Time-of-Flight Secondary Ion Mass Spectrometry (ToF-SIMS) achieves high-sensitivity surface analysis of elements and structures of chemical species.
In January 2022, the Analysis Technology Research Center (ATRC) of the Sumitomo Electric Group will mark the 20th anniversary of its opening. Its operations date back to the 1960s, when the Test Section was set up in-house, which led to the establishment of the Analytical Characterization Center. Meanwhile, the Computer Department was set up to perform computer-based analysis. The organization was upgraded and expanded, resulting in the establishment of the CAE Research Center. The activities that led to the establishment of the Analytical Characterization Center focused on “analysis” to directly observe and evaluate objects, while the CAE Research Center focused on “analysis” to make predictions based on theoretical calculation.
Computer-aided engineering, or CAE, refers to a system to conduct a preliminary study by computer simulation to determine whether products and materials have problems in terms of performance and quality in the development, design, and manufacturing phases. It enables calculation of physical phenomena, such as the status of force applied, fluid flow, heat transfer, and electromagnetic field. It can also visualize invisible phenomena in and outside objects, such as stress, temperature, and electromagnetic field. Thus, CAE makes it possible to probe into the cause of defects, predict the strength and service life of products, and verify various designs without fabricating prototypes. Recently, CAE has been used by many manufacturers, and it has emerged as an important tool to ensure product reliability and competitiveness.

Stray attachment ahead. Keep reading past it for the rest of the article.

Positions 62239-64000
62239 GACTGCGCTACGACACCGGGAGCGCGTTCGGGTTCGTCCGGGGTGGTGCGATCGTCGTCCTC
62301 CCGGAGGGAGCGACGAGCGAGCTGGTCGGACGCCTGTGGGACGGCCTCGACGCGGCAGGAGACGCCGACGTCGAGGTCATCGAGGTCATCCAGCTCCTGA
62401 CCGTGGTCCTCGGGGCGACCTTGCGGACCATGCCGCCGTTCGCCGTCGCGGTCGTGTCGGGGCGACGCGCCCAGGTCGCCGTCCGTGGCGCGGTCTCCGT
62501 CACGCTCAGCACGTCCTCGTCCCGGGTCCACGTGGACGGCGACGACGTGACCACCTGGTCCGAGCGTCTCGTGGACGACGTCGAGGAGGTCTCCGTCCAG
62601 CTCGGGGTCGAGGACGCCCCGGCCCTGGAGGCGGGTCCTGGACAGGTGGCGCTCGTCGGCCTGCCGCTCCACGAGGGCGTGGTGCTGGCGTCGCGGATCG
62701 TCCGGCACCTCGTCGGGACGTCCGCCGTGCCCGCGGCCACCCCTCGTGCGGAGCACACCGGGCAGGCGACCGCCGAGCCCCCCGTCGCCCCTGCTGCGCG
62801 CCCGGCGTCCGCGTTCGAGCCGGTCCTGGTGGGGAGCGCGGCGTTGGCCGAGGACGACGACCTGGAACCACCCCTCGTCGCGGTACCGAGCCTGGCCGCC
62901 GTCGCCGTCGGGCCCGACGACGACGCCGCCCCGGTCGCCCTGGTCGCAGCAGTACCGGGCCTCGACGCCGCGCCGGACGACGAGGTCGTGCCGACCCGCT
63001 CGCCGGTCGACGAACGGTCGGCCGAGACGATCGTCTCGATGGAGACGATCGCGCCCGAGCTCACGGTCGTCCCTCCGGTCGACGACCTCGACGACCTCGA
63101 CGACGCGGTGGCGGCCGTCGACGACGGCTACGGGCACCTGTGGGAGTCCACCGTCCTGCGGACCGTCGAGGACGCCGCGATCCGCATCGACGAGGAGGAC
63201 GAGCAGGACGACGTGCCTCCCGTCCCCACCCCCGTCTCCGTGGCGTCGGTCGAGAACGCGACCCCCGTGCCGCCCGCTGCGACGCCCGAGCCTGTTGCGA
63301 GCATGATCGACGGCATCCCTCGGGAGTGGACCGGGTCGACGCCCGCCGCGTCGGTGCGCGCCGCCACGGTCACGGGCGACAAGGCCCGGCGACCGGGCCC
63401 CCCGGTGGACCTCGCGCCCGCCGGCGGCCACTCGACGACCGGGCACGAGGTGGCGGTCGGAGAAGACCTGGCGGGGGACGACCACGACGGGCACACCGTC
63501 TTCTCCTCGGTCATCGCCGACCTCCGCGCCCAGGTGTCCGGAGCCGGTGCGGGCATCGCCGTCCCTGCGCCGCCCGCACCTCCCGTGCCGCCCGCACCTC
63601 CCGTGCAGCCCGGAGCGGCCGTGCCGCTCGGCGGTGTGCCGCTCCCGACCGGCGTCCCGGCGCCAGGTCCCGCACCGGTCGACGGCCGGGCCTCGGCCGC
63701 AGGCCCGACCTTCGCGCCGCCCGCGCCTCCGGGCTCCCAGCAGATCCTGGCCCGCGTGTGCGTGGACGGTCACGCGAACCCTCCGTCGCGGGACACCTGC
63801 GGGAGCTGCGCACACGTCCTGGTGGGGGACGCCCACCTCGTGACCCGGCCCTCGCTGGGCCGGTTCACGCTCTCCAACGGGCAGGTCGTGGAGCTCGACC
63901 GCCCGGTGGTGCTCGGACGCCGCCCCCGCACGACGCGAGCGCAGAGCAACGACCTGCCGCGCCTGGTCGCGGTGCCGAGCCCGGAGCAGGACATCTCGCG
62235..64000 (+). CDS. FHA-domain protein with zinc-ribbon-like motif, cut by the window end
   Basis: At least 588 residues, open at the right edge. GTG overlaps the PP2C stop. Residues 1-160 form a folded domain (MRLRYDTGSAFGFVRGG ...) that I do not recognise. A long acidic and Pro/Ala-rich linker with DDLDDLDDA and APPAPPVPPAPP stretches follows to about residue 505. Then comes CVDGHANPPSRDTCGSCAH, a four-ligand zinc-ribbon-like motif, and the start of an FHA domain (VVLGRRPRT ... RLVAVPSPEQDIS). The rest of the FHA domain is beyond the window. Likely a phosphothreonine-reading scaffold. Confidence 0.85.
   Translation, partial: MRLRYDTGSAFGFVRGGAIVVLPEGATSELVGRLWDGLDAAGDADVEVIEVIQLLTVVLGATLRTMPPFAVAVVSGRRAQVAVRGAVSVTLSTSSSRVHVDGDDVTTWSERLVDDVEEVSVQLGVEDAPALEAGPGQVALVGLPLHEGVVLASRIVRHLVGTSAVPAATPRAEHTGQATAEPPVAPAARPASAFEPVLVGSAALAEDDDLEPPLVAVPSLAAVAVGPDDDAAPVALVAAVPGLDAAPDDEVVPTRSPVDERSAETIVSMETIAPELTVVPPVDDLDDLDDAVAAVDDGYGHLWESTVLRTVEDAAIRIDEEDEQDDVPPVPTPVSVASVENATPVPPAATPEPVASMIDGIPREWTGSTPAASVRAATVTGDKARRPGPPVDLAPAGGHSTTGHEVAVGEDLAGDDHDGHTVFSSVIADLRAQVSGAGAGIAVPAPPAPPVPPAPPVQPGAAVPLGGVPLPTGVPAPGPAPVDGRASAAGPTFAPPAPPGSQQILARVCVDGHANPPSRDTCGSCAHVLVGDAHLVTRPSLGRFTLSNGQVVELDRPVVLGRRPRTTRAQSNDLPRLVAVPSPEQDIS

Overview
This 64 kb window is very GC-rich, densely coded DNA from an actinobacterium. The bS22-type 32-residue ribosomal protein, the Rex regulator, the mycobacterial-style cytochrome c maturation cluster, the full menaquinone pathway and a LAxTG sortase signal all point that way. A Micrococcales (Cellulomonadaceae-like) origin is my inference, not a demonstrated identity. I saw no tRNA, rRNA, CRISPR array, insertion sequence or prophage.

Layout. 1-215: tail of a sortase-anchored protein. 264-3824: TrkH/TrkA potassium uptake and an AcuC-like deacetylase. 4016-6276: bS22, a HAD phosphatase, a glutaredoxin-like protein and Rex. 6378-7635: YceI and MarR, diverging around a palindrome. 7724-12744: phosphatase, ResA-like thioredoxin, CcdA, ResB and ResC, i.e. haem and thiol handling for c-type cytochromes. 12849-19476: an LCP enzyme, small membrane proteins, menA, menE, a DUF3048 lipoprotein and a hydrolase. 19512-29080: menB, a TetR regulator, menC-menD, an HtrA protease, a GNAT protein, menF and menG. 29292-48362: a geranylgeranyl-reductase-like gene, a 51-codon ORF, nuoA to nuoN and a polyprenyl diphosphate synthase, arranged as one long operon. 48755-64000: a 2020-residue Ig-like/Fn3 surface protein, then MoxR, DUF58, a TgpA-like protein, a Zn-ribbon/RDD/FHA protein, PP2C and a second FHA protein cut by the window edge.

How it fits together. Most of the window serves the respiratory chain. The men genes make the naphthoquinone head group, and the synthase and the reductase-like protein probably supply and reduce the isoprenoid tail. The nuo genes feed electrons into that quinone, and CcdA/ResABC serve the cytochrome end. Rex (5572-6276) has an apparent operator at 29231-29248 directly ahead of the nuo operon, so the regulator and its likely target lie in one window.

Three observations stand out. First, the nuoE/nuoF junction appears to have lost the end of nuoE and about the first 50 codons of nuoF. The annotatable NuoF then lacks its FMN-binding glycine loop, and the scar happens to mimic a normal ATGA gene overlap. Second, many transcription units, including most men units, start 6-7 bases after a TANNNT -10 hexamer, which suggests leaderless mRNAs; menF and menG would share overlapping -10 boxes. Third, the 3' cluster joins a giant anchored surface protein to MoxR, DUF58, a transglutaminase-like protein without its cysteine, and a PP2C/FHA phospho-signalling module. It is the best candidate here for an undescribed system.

The Analytical Characterization Center and the CAE Research Center worked on a mission to offer their solutions to the entire company. They were integrated in 2002 to establish the ATRC to probe into the root cause of issues more thoroughly and extensively. According to the prospectus of establishment, the ATRC aims to “change analysis technologies.” More specifically, the ATRC’s mission is to offer solutions for probing into the root cause and solving issues related to products and to develop analysis technologies beyond simply conducting analysis. The mission also includes promotion of information sharing through horizontal deployment of findings derived in this process, thereby strengthening the foundation of the manufacturing operations of the Sumitomo Electric Group.
What are the tasks of analysis? Atsushi Kimura, General Manager of the ATRC, said, “Simply put, they make the invisible visible.”
“At the ATRC, analysis means direct observation of objects, while CAE means a theoretical prediction of invisible or potential phenomena. For example, when the plating thickness of a product varies significantly, the analysis team and the CAE team collaborate to probe into the cause of defects. In analysis, electron microscopy is used to observe the plating's metallographic structure and growth process, which are invisible to the human eye. Chemical analysis is conducted to verify the composition concentration of the plating solution and ascertain whether plating solution ingredients work as designed. Meanwhile, CAE visualizes the electric field distribution when voltage is applied and the plating solution flow. We probe into the root cause of problems through such collaboration. As you see, both analysis and CAE are tools to make the invisible visible. This enables us to conduct examinations and take approaches from various aspects, spur discussions to solve issues, and come up with solutions,” said Kimura.